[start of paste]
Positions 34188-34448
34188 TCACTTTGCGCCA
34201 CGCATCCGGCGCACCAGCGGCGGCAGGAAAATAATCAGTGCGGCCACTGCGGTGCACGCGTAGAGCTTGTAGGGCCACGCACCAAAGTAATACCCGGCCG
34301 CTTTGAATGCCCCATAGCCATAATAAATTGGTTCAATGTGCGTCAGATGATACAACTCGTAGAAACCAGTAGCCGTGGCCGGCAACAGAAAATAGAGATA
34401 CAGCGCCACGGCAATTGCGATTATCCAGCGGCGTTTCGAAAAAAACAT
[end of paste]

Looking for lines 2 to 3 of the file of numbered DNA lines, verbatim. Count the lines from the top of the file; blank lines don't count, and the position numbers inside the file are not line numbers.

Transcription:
34188 TCACTTTGCGCCA
34201 CGCATCCGGCGCACCAGCGGCGGCAGGAAAATAATCAGTGCGGCCACTGCGGTGCACGCGTAGAGCTTGTAGGGCCACGCACCAAAGTAATACCCGGCCG